Pedagogy in diverse secondary school classes: Legacies for higher education
Dooley, Karen T. (2004) Pedagogy in diverse secondary school classes: Legacies for higher education. Higher Education, 48(2), pp. 251-252.
As university teachers we find ourselves grappling with the increasingly diverse legacies of students’ prior pedagogic experiences – some of which seem to work against the quality intellectual outcomes now demanded from higher education. In this context, this paper reports a descriptive study of pedagogy created for Chinese students in a mainstream Australian secondary school with a high level of tertiary entry. An influential literature on student learning in higher education has pointed to the constraining effects of bothWestern and Chinese secondary schooling on university students’ learning. In the case of Chinese students who enter Western universities from Western secondary schools, the picture is complicated by research indicating that students of English as a Second Language (ESL) receive even more constraining forms of pedagogy than their native-English-speaking peers. A framework of Bernsteinian sociological concepts and discourse analytic concepts was employed in the study reported here to explore this possibility. Implications are drawn for managing the transition of ESL students to university contexts, and for reflecting on our own responses to linguistic and cultural diversity in the tutorial room.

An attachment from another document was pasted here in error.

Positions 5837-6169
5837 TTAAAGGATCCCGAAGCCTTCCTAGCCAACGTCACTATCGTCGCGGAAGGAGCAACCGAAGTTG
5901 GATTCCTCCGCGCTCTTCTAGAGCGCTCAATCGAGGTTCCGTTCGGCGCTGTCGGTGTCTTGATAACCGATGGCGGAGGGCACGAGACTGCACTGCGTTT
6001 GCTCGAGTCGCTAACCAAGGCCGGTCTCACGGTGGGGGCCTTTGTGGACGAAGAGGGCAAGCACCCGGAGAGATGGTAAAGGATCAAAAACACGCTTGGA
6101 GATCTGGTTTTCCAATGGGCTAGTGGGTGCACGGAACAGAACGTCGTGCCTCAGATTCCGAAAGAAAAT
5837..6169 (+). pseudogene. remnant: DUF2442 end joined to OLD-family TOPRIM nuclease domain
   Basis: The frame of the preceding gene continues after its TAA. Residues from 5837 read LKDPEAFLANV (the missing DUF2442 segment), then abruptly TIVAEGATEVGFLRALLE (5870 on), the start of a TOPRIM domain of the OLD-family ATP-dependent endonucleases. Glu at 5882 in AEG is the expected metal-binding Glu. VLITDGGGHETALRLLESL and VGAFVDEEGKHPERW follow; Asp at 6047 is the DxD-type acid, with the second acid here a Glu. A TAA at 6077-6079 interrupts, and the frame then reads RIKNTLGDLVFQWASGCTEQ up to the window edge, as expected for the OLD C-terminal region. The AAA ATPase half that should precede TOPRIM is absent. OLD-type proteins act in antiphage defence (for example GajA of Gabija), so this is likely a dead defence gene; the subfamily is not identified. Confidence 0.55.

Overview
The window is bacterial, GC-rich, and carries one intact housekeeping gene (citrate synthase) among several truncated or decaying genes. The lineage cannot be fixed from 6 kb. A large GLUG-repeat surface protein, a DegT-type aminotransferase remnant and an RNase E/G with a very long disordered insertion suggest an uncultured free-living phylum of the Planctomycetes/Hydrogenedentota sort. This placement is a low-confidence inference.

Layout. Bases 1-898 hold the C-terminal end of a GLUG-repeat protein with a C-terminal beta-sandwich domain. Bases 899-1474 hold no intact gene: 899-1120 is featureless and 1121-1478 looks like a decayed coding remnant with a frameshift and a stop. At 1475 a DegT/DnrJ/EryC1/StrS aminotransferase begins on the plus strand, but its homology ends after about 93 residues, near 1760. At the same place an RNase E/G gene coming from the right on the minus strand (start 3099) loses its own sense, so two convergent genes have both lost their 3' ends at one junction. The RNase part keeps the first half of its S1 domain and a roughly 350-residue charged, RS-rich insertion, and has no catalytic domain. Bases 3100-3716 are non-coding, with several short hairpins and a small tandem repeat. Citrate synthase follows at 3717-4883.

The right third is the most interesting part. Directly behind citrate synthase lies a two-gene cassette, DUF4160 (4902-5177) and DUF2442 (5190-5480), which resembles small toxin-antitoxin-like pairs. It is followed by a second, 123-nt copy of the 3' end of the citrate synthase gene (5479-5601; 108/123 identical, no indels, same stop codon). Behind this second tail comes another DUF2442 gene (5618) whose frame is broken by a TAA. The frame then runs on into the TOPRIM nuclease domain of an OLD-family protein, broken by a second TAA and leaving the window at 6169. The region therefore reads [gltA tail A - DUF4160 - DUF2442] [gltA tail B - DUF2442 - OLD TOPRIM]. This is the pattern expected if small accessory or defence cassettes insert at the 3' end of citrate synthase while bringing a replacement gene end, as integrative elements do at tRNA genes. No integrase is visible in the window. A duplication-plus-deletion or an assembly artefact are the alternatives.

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|Item Type:||Journal Article|
|Subjects:||Australian and New Zealand Standard Research Classification > EDUCATION (130000) > EDUCATION SYSTEMS (130100) > Higher Education (130103)
Australian and New Zealand Standard Research Classification > EDUCATION (130000)
|Divisions:||Current > QUT Faculties and Divisions > Faculty of Education|
|Copyright Owner:||Copyright 2004 Springer|
|Copyright Statement:||The original publication is available at SpringerLink
|Deposited On:||07 Apr 2005 00:00|
|Last Modified:||27 Oct 2014 04:55|
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